An Institutional Remedy for Ethnic Patronage Politics

Durant, T. Clark and Michael Weintraub. 2014. "An Institutional Remedy for Ethnic Patronage Politics." Journal of Theoretical Politics 26(1): 59–78.

20 Pages Posted: 30 Apr 2011 Last revised: 7 Mar 2015

See all articles by Thomas Clark Durant

Thomas Clark Durant

Warrington College of Business, UF

Michael Weintraub

Department of Political Science - Binghamton University (SUNY)

Date Written: January 1, 2014

Abstract

When the difference between winning and losing elections is large, elites have incentives to use ethnicity to control access to spoils, mobilizing some citizens and excluding others. This paper presents a new electoral mechanism, the turn-taking institution, that could move states away from ethnically-mediated patron-client politics. With this mechanism, the whole executive term goes to a sufficiently inclusive super-majority coalition; if no coalition qualifies, major coalitions take short, alternating turns several times before the next election. A decision-theoretic model shows how the turn-taking institution would make it easier for mass-level actors to coordinate on socially productive policy and policy-making processes. We argue this institution would raise the price elites would pay to deploy and enforce exclusive ethnic markers.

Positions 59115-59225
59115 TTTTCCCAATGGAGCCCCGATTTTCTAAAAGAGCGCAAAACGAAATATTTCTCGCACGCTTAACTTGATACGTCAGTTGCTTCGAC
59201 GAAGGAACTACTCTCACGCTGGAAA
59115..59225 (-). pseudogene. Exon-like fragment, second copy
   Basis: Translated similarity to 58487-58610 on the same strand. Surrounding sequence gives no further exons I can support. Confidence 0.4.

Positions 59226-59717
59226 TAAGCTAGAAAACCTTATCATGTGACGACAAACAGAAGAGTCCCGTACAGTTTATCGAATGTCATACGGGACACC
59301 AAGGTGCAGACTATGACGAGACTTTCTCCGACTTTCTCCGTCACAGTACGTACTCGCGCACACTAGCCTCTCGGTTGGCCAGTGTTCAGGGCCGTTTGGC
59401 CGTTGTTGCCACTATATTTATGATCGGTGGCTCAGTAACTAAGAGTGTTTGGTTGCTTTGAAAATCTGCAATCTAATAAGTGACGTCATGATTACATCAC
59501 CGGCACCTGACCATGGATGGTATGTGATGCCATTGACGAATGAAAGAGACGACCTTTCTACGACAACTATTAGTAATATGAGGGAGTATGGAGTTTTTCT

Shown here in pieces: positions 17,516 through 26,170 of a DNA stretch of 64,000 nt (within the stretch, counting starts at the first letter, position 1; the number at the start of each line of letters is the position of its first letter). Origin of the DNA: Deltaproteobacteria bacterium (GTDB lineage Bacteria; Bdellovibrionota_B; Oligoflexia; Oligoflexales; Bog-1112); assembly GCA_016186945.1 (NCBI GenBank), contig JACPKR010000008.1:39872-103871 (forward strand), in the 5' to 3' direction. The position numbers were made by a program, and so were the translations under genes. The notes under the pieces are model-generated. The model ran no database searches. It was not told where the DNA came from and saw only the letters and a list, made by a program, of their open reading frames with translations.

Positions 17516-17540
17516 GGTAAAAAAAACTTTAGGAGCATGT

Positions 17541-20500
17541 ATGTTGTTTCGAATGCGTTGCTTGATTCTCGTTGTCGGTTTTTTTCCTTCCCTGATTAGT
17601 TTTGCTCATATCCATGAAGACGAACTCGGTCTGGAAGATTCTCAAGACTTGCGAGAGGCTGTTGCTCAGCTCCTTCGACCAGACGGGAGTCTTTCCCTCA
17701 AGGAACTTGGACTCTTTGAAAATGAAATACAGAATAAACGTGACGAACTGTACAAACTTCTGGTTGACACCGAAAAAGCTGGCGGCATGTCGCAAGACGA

Keywords: mobilization, coordination, institutional design, divided societies, ethnicity, turn-taking

JEL Classification: D72, D74, D78

Suggested Citation

Durant, Thomas Clark and Weintraub, Michael, An Institutional Remedy for Ethnic Patronage Politics (January 1, 2014). Durant, T. Clark and Michael Weintraub. 2014. "An Institutional Remedy for Ethnic Patronage Politics." Journal of Theoretical Politics 26(1): 59–78.. Available at SSRN: https://ssrn.com/abstract=1825444 or http://dx.doi.org/10.2139/ssrn.1825444

Thomas Clark Durant

Warrington College of Business, UF ( email )

PO Box 117165, 201 Stuzin Hall
Gainesville, FL 32610-0496
United States
2027256963 (Phone)

Michael Weintraub (Contact Author)

Department of Political Science - Binghamton University (SUNY) ( email )

Binghamton, NY 13902-6000
United States

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